Baquet defended the newspaper’s “low-key approach” to marking the tenth anniversary of the Iraq War by saying, “The war itself has been dissected to a tremendous degree. You have to have something new or fresh to say.” Maybe the legacy of torture and cancer in Iraq after the war? Or the false pretences for the war with no one held accountable? The NYT’s promotion of the manufactured case for the unpremeditated attack on a foreign country? An examination of whether the newspaper might do it was also possible?

Last summer, the NYT also beat the drums for a war in Syria. When asked about the possibility of repeating the newspaper’s mistakes in calling on war, Baquet said, “I’ve never said, ‘Let’s remember what happened with Iraq.’ I don’t think it’s necessary. I haven’t had to instruct the staff to ask hard questions. They are doing that….  The press’s coverage of Iraq always lurks in the background. But it was a long, long time ago.”

At the time he said that, U.S. troops had been officially withdrawn only two years earlier. Veterans don’t see it as “a long, long time ago.” Thanks to the United States, Iraqis are under a brutal regime led by Prime Minister Nouri al-Maliki.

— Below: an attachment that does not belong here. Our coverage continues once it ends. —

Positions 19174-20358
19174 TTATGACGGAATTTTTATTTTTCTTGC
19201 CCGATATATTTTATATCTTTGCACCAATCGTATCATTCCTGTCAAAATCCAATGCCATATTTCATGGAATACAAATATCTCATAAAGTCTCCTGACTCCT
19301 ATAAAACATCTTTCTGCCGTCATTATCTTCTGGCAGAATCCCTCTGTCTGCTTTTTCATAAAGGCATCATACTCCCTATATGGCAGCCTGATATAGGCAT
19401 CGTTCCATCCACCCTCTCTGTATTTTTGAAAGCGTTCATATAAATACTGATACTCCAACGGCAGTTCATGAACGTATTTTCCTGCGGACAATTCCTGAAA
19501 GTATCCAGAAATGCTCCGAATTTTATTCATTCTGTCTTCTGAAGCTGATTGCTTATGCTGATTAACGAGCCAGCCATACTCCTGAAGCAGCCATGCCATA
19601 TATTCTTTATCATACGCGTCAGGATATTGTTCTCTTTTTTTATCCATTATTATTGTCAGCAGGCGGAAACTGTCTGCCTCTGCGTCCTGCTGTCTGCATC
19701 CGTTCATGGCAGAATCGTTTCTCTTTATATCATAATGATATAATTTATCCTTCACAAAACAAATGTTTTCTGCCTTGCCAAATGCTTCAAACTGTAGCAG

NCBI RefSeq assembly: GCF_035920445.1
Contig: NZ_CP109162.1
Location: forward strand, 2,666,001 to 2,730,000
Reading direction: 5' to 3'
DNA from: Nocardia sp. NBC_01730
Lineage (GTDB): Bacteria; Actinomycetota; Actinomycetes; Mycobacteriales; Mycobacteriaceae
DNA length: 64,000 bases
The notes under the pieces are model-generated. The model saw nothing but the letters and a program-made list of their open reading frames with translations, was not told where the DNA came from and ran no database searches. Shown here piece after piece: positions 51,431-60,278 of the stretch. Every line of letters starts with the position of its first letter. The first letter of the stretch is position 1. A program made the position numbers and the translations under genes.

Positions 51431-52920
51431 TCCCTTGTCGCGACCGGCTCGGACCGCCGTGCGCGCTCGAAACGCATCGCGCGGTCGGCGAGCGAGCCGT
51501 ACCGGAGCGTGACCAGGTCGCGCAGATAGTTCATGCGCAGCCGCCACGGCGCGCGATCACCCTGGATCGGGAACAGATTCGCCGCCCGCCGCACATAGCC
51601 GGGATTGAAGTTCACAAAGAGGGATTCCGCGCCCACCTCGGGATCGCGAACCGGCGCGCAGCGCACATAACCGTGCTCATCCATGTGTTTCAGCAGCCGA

Baquet also supported the Pentagon’s unproved claim that one in seven freed detainees from Guantanamo Bay engaged in militant activity after leaving prison. His refused to use Chelsea Manning’s new name after she announced her transition to being a woman demonstrates a transphobic approach to news.

As a Los Angeles Times editor, Baquet agreed with the government to not publish a story on AT&T’s role in the NSA’s warrantless wiretapping program as shown by documents available from whistleblower Mark Klein. Again, Baquet claimed that there was no government pressure and thought that they didn’t have a story. Klein went to the NYT with his documents.

At a conference this year, Abramson said, “The responsibility that a news organization has to a source is to really live up to the word that is given by one of our journalists to a source.” She asserted that the public had a right to know the dimensions and scope of all “eavesdropping programs” being used for surveillance as part of the “war on terror.”

Maybe that’s why she was seen as “difficult.”



  1. Aren’t all of us women difficult.


    Comment by Lee Lynch — May 29, 2014 @ 8:57 PM | Reply

  2. Here’s to more difficult women! And thanks for all the research you do to keep us informed–and angry! 🙂


    Comment by jstjohn1 — May 28, 2014 @ 8:37 PM | Reply